‘Til next time,


One too many? September 29, 2008

Posted by ourfriendben in gardening, homesteading.
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Silence Dogood here. Lest you assume that the title of this post refers to our outdoor cat population, let me assure you that we have taken the necessary steps to ensure that no further additions are made to the feline contingent. Until, of course, some immoral jackass decides to drop their “problem child” (almost certainly a pregnant female) on our rural doorstep yet again. Grrrrrr. But I digress.

Actually, I’m talking about pumpkins. If you live as our friend Ben and I do in the precise middle of nowhere, Pennsylvania, where pumpkins are an important fall crop, you might think that local farmers would fear that they’d grown far more than one too many. The stunning autumn pumpkin fields—a glorious sight that has to be seen to be fully appreciated—and massive mounds of pumpkins at every farm stand, garden center, and farmers’ market would tend to support this conclusion.

But I’m not talking about the pumpkin population any more than I’m discussing the population of outdoor cats. In fact, I’m talking about one particular kind of pumpkin, a kind our friend Ben and I encountered last year for the very first time.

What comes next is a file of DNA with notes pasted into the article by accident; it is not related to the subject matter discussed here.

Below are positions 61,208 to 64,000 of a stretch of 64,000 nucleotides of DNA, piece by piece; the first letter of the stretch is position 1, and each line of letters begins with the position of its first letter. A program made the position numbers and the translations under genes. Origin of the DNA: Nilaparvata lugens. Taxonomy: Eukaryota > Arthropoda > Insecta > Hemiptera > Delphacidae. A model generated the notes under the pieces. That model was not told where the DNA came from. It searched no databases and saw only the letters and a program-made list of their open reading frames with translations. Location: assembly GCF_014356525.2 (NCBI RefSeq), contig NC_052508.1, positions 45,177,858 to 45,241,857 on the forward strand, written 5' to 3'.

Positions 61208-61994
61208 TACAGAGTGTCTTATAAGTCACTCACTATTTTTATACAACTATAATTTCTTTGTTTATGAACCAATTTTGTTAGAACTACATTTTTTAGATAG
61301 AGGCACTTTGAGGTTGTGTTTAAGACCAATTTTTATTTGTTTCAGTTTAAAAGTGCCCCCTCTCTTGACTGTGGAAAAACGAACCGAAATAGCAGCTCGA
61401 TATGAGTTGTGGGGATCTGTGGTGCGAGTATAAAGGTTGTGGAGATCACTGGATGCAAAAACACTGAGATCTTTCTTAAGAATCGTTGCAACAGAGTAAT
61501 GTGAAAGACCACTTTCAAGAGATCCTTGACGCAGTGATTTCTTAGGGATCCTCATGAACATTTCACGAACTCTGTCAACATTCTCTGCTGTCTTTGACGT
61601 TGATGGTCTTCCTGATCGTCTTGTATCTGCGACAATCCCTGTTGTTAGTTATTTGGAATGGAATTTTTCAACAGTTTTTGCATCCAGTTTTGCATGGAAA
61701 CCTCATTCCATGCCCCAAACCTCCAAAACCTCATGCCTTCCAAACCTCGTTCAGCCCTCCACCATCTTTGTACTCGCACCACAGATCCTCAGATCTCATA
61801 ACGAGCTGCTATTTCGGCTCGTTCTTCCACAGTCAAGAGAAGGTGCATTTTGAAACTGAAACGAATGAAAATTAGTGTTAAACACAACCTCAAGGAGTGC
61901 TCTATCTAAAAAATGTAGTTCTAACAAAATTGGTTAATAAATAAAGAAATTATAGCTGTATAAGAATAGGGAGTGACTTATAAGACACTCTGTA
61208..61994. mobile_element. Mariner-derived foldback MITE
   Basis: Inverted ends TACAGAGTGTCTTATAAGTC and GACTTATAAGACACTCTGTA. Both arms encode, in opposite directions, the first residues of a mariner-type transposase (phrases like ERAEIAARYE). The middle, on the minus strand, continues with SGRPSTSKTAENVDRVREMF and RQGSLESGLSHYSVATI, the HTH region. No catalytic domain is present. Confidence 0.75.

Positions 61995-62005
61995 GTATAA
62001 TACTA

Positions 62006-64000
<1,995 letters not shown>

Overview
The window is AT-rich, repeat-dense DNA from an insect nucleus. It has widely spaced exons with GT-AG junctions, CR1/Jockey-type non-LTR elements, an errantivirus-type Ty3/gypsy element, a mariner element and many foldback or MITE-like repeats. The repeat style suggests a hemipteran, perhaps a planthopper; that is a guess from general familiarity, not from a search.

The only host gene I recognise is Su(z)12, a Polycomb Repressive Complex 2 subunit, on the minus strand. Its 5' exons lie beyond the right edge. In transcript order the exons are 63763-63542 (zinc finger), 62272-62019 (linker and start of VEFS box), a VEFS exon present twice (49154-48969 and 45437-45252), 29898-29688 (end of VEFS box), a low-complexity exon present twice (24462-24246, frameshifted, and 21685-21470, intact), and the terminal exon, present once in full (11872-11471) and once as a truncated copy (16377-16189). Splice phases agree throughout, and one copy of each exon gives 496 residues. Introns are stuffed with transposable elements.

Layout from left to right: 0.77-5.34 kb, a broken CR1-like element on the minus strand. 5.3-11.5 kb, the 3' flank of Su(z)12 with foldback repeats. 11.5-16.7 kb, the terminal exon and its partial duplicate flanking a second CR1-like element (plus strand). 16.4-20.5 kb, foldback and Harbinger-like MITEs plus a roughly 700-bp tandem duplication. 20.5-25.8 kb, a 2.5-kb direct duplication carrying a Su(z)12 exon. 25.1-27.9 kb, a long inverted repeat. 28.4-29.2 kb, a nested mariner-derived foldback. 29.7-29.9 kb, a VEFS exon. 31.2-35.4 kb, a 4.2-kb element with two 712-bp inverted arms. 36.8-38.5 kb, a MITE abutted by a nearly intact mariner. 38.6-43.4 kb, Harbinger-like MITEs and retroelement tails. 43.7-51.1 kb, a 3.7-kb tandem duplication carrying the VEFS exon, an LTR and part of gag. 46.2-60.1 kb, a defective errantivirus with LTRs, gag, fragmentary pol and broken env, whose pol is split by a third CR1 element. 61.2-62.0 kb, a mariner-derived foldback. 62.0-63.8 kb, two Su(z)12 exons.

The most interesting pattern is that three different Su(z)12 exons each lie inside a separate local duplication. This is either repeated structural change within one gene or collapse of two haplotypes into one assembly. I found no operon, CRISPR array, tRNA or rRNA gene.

Now, our friend Ben and I are fans of all kinds of pumpkins. We love to make autumnal tableaux of large, medium, and small, round and flattened, red, green, grey, white, gold, and orange pumpkins. We think that pumpkins are the ultimate symbols of Harvest Home. And we love the harvest season so much that this year, we decided to prolong the pleasure as much as possible by buying just one new addition to our autmnal bounty display each week when we shopped at our local farmers’ market. A pumpkin or gourd, a chrysanthemum, a cluster of colorful ears of dried popcorn—week by week, our display will build to its glorious Thanksgiving culmination. The anticipation!

Prior to encountering this particular pumpkin, I’d given my heart to the round white pumpkins, the strange grey-green and blue-grey pumpkins, and above all, the brilliant red, flattened pumpkins, with plenty of other pumpkins, gourds, and winter squash playing supporting roles. But when I saw this one, it supplanted all others in my fickle heart. It was a large, imposing pumpkin, with a cream-white background covered by a lacy fretwork of red-orange veining. The effect was spectacular beyond words. Our friend Ben and I spent exactly one speechless second staring at the pile of this miraculous new pumpkin before rushing forward to grab one.

This year, too, the red/orange-over-cream/white pumpkin was the first item to appear on our doorstep to kick off this year’s Harvest Home display. I was so excited to see them at our local farmers’ market. Of course, they were unlabeled, but this didn’t bother us; we have no room for pumpkin vines here at Hawk’s Haven, so we’d have to buy them, anyway. It was only after our dear friend Sarah passed through here this past weekend that my interest in the pumpkin’s identity sharpened to a need to know after Ben and I sent our precious pumpkin home with her. (We know we can pick up another one at the market this week, after all, and, like us the year before, Sarah had never seen one of these before and was instantly smitten.)